- Polymorphic ventricular tachycardia (PVT) is a form of ventricular tachycardia in which there are multiple ventricular foci with the resultant QRS complexes varying in amplitude, axis and duration. The commonest cause of PVT is myocardial ischaemia.
- Torsades de pointes (TdP) is a specific form of polymorphic ventricular tachycardia occurring in the context of QT prolongation; it has a characteristic morphology in which the QRS complexes “twist” around the isoelectric line.
- For TdP to be diagnosed, the patient has to have evidence of both PVT and QT prolongation.
- Bidirectional VT is another type of polymorphic VT, most commonly associated with digoxin toxicity.
- TdP is often short lived and self terminating, however can be associated with hemodynamic instability and collapse. TdP may also degenerate into ventricular fibrillation (VF).
- QT prolongation may occur secondary to multiple drug effects, electrolyte abnormalities and medical conditions; these may combine to produce TdP, e.g. hypokalaemia may precipitate TdP in a patient with congenital long QT syndrome.
- Recognition of TdP and the risk of TdP allows the instigation of specific management strategies (e.g. magnesium, isoprenaline, overdrive pacing, etc.)
For a review of the causes of QT prolongation, click here.
Pathophysiology of TdP
- A prolonged QT reflects prolonged myocyte repolarisation due to ion channel malfunction.
- This prolonged repolarisation period also gives rise to early after-depolarisations (EADs).
- EADs may manifest on the ECG as tall U waves; if these reach threshold amplitude they may manifest as premature ventricular contractions (PVCs).
- TdP is initiated when a PVC occurs during the preceeding T wave, known as ‘R on T’ phenomenon.
- The onset of TdP is often preceded by a sequence of short-long-short R-R intervals, so called “pause dependent” TDP, with longer pauses associated with faster runs of TdP.
- During short runs of TdP or single lead recording the characteristic “twisting” morphology may not be apparent.
- Bigeminy in a patient with a known long QT syndrome may herald imminent TdP.
- TdP with heart rates > 220 beats/min are of longer duration and more likely to degenerate into VF.
- Presence of abnormal (“giant”) T-U waves may precede TdP (this concept is discussed in more detail here)
- In the context of acute poisoning with QT-prolonging agents, the risk of TdP is better described by the absolute rather than corrected QT.
- More precisely, the risk of TdP is determined by considering both the absolute QT interval and the simultaneous heart rate (i.e. on the same ECG tracing).
- These values are then plotted on the QT nomogram (below) to determine whether the patient is at risk of TdP.
- A QT interval-heart rate pair that plots above the line indicates that the patient is at risk of TdP.
- From the nomogram, you can see that QTc-prolonging drugs that are associated with a relative tachycardia (e.g. quetiapine) are much less likely to cause TdP than those that are associated with a relative bradycardia (e.g. amisulpride).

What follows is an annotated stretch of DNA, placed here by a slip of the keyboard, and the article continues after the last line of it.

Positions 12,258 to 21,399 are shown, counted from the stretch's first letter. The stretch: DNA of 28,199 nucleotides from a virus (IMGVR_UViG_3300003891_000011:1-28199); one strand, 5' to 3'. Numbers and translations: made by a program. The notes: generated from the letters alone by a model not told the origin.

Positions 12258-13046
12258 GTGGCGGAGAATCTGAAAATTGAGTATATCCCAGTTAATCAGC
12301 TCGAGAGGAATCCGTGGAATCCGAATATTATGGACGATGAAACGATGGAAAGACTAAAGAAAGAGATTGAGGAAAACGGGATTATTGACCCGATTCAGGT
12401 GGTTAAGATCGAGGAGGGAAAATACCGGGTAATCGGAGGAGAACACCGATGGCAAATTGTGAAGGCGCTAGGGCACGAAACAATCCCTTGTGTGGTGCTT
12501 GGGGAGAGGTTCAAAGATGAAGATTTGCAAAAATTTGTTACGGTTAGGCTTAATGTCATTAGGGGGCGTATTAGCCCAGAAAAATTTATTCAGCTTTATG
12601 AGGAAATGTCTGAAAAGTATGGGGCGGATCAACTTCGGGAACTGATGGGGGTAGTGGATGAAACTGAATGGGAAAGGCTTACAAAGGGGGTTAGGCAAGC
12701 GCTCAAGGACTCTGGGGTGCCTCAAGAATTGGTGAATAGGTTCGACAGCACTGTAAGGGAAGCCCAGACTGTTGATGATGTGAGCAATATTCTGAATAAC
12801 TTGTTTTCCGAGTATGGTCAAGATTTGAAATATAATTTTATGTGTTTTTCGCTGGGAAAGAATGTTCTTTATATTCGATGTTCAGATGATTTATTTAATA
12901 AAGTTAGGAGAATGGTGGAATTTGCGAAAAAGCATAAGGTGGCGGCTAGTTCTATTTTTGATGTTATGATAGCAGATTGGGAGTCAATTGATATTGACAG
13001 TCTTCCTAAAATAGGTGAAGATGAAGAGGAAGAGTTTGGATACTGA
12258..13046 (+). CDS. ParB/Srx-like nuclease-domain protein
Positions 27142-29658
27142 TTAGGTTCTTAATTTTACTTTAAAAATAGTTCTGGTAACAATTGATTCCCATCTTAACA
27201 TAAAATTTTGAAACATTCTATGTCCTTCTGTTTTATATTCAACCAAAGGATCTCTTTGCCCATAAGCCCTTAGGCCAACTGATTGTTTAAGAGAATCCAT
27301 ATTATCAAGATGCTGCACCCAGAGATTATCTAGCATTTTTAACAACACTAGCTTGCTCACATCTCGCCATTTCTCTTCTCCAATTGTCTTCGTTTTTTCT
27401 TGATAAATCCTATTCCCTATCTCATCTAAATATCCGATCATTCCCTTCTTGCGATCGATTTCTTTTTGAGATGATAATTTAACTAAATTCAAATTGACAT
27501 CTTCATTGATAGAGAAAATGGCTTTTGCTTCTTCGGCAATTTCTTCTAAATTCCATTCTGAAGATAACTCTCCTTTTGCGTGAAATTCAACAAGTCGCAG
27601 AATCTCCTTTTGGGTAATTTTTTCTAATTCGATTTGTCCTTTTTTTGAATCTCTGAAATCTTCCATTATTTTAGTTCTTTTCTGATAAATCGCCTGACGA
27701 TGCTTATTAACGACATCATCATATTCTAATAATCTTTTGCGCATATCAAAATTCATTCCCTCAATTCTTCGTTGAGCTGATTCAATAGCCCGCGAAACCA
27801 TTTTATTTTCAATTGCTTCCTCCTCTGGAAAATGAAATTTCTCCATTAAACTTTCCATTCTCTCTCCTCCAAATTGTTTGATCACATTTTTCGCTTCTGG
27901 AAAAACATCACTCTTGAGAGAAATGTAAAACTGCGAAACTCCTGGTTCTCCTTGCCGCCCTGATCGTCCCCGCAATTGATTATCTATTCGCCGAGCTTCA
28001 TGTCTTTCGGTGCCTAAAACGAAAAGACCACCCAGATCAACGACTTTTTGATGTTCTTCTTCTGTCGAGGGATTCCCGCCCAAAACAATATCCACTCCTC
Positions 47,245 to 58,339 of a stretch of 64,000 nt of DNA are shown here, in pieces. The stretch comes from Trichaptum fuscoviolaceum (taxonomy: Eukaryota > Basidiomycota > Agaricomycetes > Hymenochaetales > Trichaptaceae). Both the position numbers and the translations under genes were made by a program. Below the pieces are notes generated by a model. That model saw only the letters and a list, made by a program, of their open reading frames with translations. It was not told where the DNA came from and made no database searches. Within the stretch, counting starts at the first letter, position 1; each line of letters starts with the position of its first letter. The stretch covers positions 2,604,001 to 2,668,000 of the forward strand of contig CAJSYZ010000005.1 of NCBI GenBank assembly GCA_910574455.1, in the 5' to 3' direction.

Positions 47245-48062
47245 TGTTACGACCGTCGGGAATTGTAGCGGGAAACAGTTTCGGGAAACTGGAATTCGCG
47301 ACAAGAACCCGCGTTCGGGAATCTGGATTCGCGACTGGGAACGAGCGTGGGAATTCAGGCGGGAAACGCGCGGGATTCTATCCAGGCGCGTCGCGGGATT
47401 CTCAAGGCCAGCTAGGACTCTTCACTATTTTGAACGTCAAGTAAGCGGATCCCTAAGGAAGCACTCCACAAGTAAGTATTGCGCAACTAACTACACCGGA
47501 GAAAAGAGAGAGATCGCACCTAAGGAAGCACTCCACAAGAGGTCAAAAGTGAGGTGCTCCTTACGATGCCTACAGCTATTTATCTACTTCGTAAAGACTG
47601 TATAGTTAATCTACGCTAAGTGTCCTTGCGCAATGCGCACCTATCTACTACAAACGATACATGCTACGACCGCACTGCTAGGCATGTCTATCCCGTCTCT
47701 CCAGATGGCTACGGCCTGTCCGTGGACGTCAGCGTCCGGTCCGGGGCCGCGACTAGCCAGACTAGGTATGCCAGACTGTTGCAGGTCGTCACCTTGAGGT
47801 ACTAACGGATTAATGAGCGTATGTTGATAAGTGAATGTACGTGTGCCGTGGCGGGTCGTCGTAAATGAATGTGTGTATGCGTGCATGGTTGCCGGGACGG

Torsades de Pointes:
- Frequent PVCs with ‘R on T’ phenomenon trigger a run of polymorphic VT which subsequently begins to degenerate to VF.
- QT is difficult to see because of artefact but appears slightly prolonged (QTc ~480ms), making this likely to be TdP.
- This combination of mildly prolonged QTc and frequent PVCs / bigeminy is commonly seen in acute myocardial ischaemia and is high-risk for deterioration to PVT / VF.
TdP secondary to hypokalaemia:
- Sinus rhythm with inverted T waves, prominent U waves and a long Q-U interval due to severe hypokalaemia (K+ 1.7)
- A premature atrial complex (beat #9 of the rhythm strip) lands on the end of the T wave, causing ‘R on T’ phenomenon and initiating a paroxysm of polymorphic VT.
- Because of the preceding long QU interval, this can be diagnosed as TdP.
TdP secondary to hypokalaemia:
- Another ECG from the same patient (K+ still 1.7).
- A brief, self-terminating paroxysm of TdP is again precipitated by a PAC causing ‘R on T’.
Torsades de Pointes:
- Sinus rhythm, or possibly ectopic atrial rhythm (biphasic / inverted P waves in lead II).
- Prolonged QTc interval of 540 ms (greater than half the R-R interval).
- Ventricular ectopics with ‘R-on-T’ phenomenon; the second PVC initiates a run of TdP.
NB. See how the arterial line pressure waveform (lower tracing) is affected by the dysrhythmia. There is a reduced volume pulse during the first PVC as the heart has less time to fill. Subsequently the cardiac output drops away to almost nothing during the run of TdP – this is likely to result in syncope or cardiac arrest.
R on T phenomenon:
- There is sinus rhythm with frequent PVCs in a pattern of ventricular bigeminy.
- The QT interval is markedly prolonged (at least 600ms), with each PVC falling on the preceding T wave (= ‘R on T’ phenomenon).
- This ECG is extremely high risk for TdP – in fact this patient had a TdP cardiac arrest shortly after this ECG was taken.
For the story behind this ECG, check out Chris Nickson’s Cardiovascular Curveball 003.
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- Brady WJ, Truwit JD. Critical Decisions in Emergency & Acute Care Electrocardiography. Wiley Blackwell 2009.
- Surawicz B, Knilans TK. Chou’s Electrocardiography in Clinical Practice. 6th Edition. Saunders Elsevier 2008.